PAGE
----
Saturday, July 10, 2010

Building busyness

I shall have Sam here with me for another week.  With his help I have moved forward by a long way the outside kitchen of which I have been dreaming and spasmodically building for the past few years.  By the time Sam leaves next Sunday I expect to have the structures of  both the 'work surface' and the 'sink unit'  ready for plastering and finishing, leaving only the 'cooking unit'; pizza oven, barbecue and 'rocket stove' hot plates', and the parasol roof to finish to realise my long term ambition of having here a permanent outdoor food preparation and cooking facility.
Unfortunately, I can not be attending to both my building concerns and my recently found blogging interest.  With all the weight of my concentration presently falling on the building side, my amusements are out of balance but this will not always be so.

Tuesday, July 6, 2010

Sam's conundrum

Sam, nearing thirty, is the youngest of Elisabeth's three sons and a regular visitor.  He comes partly to relax and partly to help me prosecute some of the many projects on my growing, seemingly never ending, list here.  Last year we made a good start on building a permanent outside kitchen, rather than the present quirky  and charming but somewhat lashed-up eternally temporary affair.  This year we hope to progress as far as finishing the planned rendered brick sink unit and to having it running.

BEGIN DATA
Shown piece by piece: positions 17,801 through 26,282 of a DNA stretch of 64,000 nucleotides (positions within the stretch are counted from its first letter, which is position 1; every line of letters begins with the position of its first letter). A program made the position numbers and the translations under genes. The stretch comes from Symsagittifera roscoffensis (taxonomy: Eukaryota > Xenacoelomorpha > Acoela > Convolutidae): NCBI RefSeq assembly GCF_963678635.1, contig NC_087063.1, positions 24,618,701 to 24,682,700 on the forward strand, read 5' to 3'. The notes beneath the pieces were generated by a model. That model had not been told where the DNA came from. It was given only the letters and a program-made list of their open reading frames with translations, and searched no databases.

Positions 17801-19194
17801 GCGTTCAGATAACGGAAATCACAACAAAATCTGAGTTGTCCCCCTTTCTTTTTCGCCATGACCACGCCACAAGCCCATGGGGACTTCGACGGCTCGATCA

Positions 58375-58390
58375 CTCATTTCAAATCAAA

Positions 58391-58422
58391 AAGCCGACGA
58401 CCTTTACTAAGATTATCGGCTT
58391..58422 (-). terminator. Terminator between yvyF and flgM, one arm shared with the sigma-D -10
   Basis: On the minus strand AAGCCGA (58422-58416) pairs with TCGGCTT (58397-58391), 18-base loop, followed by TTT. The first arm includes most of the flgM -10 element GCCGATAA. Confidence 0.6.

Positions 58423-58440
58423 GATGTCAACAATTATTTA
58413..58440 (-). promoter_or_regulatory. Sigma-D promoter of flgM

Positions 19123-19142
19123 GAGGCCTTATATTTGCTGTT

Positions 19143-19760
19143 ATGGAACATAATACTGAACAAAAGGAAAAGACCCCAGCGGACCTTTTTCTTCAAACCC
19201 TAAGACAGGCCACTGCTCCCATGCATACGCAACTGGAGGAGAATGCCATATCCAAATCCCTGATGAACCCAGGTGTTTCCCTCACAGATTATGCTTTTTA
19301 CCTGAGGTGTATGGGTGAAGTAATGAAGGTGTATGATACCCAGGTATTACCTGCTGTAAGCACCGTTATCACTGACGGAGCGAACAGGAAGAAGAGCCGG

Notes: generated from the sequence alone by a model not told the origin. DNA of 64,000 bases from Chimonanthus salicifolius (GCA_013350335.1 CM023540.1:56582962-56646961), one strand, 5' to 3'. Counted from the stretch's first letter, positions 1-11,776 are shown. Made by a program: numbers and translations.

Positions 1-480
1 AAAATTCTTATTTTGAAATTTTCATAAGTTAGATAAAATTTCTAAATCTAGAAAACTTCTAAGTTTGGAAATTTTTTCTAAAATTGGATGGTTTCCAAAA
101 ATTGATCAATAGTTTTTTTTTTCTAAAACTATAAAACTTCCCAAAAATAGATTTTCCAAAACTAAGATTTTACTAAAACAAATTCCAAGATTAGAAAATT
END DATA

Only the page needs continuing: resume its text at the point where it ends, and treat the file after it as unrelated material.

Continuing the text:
I picked Sam up at the local airport on Sunday, it is now Tuesday.  For one reason or another, Sam's jet lag (Greece is two hours ahead of BST!) being one, we have yet to get stuck in to the work.  Sam, a pub manager by trade, has also to adapt to my early-to-bed-early-to-rise way of living.  That Sam is very good at his job is evident; the hostelry he manages is presently far and away the busiest in town.  Sam is a very genial lad, made for his job and it is job he does well because he obviously enjoys it; there is more than a touch of the thespian about Sam, a useful trait to have behind a bar.  But Sam has been managing pubs for much of his working life and however successful he has been he recognises that his living is doing little to develop him as a person, he sees himself as the same Sam as he was ten years ago and is concerned that, if he does not get out of the catering trade, ten years from now he will still be much the same Sam, playing the same part.  I understand his fears and understand too that, with no other skills or qualifications, he will find it very difficult to make a change.  He has told me that he is adamant that he will be out before the end of this year.  I have been hearing similar self-promises for several years now, none of them have been kept.  I hope for his sake that this year he will manage to get himself out of his rut and into something he will find more personally fulfilling.

An interesting day